Question: What is your take on air conditioners damaged by Hurricane Irma? They are on the roof of each of our condos. Some were damaged because another roof came off the building next door, and some were blown over by the storm. The association is planning to assess all unit owners for these air conditioners. Our deductible is very large, so we have to be assessed. Does the statute overrule the condo docs?
We also had several hurricane shutters blown away. The board said they were not covered at all. What is your take on this? — B.F.
Answer: Condo Act, at 718.111(11), provides that every condominium association is required to carry casualty insurance for the property as originally installed by the developer or as added as an approved material alteration, minus certain items that are expressly delineated in the statute (such as flooring, wall coverings, cabinets, etc.). If an insured item is damaged by a casualty event (such as a hurricane), the association is responsible for its repair or replacement as a common expense of the owners. This is true even if the damaged item is in a single unit. For example, the association is responsible for damaged drywall, and the cost of the repair is borne by all of the owners, together, rather than the owner in whose unit the drywall was damaged.
Assuming that the air conditioners were originally installed by the developer, they would fall within the association’s insurance responsibility. Whether they were damaged by a neighboring roof or by the wind itself, it would still be casualty damage, and so they would need to be repaired or replaced by the association as a common expense. Hurricane insurance deductibles are extremely high, so it is not surprising that this project would require a special assessment. If you have been collecting reserve funds toward these air conditioner units, you could use those funds.
As for the hurricane shutters, it would depend on whether they were originally installed by the developer (or by the association as a common expense), or if they were installed by each individual owner. If they were installed by the owners individually, it would be their individual responsibility to replace the shutters under their own insurance policy.
Q: I live in a condo where the weight limit for dogs is 20 pounds. What would be the procedure to try to get it changed to 50 pounds? Also, what kind of cost could be involved? — L.K.
A: The first question is whether the 20-pound rule is contained within your declaration of condominium, or if it is just a rule passed by the board of directors. If it is a board rule, the board members can usually change it on their own — so all that is required is a willing board. If it is contained in the declaration, however, the declaration would need to be formally amended, and that process ordinarily requires a vote of the membership. Your declaration will expressly state what type of vote is needed to approve an amendment. It could be something easy to achieve, such as the approval of a percentage of voters who participate in a legal meeting; or it could be something more difficult, such as requiring the approval of a large percentage of all of the owners.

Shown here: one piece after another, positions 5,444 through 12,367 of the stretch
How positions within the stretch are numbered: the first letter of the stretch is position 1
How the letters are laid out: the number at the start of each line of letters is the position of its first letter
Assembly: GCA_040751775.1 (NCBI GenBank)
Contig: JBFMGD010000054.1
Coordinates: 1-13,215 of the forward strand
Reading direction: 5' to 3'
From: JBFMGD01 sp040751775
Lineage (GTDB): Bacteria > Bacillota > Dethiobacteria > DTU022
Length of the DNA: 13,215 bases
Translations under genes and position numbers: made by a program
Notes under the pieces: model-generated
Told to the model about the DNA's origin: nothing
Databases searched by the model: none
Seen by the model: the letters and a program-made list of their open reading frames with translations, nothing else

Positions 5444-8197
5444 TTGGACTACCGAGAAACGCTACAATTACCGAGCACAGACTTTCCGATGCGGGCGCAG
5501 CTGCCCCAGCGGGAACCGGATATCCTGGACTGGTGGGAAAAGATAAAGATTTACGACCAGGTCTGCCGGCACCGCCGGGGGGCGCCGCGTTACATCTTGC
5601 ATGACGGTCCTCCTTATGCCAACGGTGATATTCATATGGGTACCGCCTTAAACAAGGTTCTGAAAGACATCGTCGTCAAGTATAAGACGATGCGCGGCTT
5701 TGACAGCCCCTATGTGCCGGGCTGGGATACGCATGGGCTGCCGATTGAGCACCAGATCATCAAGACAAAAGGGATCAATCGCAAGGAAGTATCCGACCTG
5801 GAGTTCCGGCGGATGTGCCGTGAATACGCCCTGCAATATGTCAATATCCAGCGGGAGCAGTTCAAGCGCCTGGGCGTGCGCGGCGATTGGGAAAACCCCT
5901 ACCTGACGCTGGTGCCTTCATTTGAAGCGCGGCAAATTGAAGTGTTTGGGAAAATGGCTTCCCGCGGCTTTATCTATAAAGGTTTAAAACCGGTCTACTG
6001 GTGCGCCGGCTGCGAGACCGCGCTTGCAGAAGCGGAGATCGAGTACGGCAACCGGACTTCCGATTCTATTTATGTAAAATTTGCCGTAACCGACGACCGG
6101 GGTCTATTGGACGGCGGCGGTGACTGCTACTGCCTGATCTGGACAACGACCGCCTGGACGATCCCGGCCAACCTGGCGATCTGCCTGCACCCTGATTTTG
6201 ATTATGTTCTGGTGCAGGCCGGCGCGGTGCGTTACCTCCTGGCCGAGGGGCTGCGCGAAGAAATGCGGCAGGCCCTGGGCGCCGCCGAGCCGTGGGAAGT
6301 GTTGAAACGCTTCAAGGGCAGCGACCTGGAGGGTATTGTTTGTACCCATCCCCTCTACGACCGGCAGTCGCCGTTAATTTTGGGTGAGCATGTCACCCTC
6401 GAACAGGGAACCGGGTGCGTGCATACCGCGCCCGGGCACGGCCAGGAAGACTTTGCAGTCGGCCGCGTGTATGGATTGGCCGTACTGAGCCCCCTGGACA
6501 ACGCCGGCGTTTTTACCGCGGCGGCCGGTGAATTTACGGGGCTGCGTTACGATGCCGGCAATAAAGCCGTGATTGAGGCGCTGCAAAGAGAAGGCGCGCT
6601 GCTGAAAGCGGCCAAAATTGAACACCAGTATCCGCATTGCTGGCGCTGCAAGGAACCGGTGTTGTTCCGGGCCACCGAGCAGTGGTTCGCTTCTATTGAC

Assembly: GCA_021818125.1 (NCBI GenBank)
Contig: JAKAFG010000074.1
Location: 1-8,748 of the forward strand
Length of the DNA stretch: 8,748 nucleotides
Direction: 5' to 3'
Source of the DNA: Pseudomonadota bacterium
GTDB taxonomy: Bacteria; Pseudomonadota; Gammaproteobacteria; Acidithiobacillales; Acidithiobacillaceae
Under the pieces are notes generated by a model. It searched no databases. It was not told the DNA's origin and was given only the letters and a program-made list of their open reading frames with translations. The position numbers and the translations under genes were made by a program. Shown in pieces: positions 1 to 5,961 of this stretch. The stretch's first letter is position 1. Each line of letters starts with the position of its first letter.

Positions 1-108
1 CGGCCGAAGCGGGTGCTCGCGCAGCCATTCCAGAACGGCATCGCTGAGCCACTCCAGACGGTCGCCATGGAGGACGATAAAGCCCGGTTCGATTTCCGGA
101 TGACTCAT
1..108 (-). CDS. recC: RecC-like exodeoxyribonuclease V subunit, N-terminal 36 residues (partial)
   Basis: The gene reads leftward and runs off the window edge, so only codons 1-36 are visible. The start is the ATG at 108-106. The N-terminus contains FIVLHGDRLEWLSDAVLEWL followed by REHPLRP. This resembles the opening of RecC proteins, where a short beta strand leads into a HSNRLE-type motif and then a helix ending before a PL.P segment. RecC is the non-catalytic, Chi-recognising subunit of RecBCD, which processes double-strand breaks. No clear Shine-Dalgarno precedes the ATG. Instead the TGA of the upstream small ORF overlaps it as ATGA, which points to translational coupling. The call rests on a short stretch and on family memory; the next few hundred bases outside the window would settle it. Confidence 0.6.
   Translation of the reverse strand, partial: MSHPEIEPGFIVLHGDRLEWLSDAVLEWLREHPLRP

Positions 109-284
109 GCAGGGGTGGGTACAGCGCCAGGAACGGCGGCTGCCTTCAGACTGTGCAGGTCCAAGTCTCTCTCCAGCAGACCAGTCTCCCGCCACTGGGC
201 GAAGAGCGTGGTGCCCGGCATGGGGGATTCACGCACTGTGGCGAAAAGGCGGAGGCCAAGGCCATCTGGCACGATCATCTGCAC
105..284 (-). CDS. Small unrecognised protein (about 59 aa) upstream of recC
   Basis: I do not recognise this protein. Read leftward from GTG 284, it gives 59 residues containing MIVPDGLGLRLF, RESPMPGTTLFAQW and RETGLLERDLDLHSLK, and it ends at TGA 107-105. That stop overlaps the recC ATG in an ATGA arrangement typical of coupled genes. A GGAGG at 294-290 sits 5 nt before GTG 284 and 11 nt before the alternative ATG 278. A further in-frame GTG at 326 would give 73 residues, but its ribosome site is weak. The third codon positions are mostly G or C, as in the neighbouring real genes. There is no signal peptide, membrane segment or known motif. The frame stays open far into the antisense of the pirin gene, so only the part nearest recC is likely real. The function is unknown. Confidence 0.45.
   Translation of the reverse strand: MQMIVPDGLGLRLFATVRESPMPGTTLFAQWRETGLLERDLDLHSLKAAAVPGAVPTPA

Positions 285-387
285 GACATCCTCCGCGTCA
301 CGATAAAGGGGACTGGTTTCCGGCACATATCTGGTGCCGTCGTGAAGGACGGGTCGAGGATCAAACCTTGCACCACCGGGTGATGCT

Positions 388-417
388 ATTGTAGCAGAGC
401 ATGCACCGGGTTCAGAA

In terms of cost, your attorney would prepare an amendment package, which will include a notice of special membership meeting (where the vote will take place); a proxy form for those persons who cannot attend the meeting in person; an exhibit describing the exact amendment (presumably, crossing out No. 20 and adding No. 50); and a certificate of amendment to be executed in the event that the amendment is approved. Your attorney may also send a letter describing the amendment process and how to run the meeting, and what to do if the initial vote is not successful. You should assume it will take several hours for your attorney to draft the package, which will include the time needed to review the governing documents as a whole, and check for any conflicting language or amendments. You also will need to figure in the cost of mailing out the voting package.
I have seen associations prepare voting packages on their own, without soliciting legal advice. There are a lot of variables involved, however, and I have seen board-drafted amendments that include legally-ambiguous language or create conflicts with other documents. If you are going to go through the trouble of soliciting a membership vote to make this change, it is worth investing in a few hours of your attorney’s time to get it done properly.
Ryan Poliakoff is a co-author of “New Neighborhoods — The Consumer’s Guide to Condominium, Co-Op and HOA Living” and a partner at Backer Aboud Poliakoff & Foelster, LLP. Email questions to firstname.lastname@example.org. Please include your hometown.